Traditional Rakhine Buddhists have also viewed the ‘Muslim’ as a threat to their existence and perceived the Myanmar military as the only alternative to hinder it. However, this perception has been largely changing with the recent rise of the United League of Arakan/Arakan Army (ULA/AA) as they now have a better alternative and saw the horrific atrocities of the Myanmar military during the armed conflicts. The ULA leadership themselves has promoted the idea of social cohesion, harmony, and equality among all groups in Arakan.

An event to mark Eid al-Adha and the release of eight Muslims was held in the Arakan Army’s No. 2 military region on July 9, 2022.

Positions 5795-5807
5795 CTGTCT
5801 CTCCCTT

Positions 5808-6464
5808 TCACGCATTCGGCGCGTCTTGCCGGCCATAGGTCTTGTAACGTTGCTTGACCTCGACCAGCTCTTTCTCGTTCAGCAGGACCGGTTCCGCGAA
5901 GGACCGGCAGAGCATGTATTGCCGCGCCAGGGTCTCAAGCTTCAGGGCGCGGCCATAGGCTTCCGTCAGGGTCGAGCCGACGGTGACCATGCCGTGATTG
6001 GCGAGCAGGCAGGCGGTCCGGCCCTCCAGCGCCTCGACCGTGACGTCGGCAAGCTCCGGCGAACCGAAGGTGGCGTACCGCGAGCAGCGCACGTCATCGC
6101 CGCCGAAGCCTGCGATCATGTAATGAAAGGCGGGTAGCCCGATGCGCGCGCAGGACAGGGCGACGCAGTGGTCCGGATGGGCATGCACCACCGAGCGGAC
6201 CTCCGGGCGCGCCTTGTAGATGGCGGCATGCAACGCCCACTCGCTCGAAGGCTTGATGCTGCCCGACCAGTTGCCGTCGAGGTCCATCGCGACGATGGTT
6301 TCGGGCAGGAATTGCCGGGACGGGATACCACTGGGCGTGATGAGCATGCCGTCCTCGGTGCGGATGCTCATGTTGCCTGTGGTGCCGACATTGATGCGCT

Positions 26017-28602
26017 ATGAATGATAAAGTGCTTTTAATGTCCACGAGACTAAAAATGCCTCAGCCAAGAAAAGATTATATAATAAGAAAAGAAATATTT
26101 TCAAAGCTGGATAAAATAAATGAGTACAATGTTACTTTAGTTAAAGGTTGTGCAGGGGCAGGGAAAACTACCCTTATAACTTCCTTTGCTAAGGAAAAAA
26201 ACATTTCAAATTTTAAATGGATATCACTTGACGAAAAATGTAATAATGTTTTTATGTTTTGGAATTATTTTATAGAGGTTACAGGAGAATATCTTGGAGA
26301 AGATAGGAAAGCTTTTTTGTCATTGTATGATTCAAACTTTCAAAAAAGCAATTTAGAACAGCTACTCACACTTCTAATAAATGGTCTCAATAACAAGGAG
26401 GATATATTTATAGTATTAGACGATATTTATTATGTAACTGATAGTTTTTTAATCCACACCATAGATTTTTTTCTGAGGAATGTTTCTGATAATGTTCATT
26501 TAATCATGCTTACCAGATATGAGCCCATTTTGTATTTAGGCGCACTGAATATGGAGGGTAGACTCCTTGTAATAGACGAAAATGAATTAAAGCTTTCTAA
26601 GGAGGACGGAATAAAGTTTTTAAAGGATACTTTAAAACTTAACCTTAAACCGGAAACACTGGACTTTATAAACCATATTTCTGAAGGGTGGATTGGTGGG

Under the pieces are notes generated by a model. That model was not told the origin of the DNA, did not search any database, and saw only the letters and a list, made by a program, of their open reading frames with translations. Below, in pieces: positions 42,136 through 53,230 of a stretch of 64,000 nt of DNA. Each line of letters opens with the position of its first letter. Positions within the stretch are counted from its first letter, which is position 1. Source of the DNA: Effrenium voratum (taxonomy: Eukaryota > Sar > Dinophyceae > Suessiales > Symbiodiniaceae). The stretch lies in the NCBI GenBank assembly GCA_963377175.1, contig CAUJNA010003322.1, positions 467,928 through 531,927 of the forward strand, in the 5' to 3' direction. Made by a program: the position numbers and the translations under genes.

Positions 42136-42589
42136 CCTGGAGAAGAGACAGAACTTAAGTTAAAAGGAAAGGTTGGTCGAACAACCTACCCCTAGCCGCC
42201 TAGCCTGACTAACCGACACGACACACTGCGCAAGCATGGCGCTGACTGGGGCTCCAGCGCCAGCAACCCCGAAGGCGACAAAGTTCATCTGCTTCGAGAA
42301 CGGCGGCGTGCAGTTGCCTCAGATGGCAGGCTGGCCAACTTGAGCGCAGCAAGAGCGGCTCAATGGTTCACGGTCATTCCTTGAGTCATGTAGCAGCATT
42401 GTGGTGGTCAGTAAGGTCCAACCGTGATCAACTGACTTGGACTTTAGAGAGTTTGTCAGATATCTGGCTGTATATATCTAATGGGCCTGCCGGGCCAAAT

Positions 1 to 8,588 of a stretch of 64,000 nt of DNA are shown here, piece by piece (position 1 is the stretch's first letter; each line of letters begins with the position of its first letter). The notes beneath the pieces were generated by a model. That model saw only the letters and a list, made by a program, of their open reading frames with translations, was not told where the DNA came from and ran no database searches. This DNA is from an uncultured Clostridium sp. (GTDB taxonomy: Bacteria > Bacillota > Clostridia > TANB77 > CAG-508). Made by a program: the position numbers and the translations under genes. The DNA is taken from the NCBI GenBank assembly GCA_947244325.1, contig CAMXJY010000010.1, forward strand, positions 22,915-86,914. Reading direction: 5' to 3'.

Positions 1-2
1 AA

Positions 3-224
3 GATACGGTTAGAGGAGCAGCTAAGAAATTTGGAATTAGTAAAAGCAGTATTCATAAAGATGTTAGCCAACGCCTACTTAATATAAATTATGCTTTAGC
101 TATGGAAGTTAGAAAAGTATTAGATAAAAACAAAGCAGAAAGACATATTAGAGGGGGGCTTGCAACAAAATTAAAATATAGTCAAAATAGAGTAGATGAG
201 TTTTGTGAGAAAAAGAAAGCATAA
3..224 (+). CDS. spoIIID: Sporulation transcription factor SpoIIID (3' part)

Still, the policy of the Myanmar military leadership to use ‘Rakhine’ as a buffer zone is not changing. Bangladesh’s policy of repatriating around 1 million Muslims into Arakan is almost impossible until the Myanmar military has control of the border areas including Rakhine State. The current policy of Bangladesh toward the Myanmar military leadership also seems to be in dilemma, meaning the country helping the international pressure mechanisms such as the International Court of Justice (ICJ) and International Criminal Court (ICC) but also trying to build trustworthy relations with military generals. But the first policy of the Dhaka government contradicts the second one and thus, is less likely to achieve it. It is also incorrect to assume it as the ‘carrot and stick’ strategy because the Dhaka government simply does not have the carrot for the Myanmar generals. Rather it would be more appropriate for Bangladesh to deploy a ‘power leverage strategy’ when the Myanmar military is currently at the weakest moment of their existence.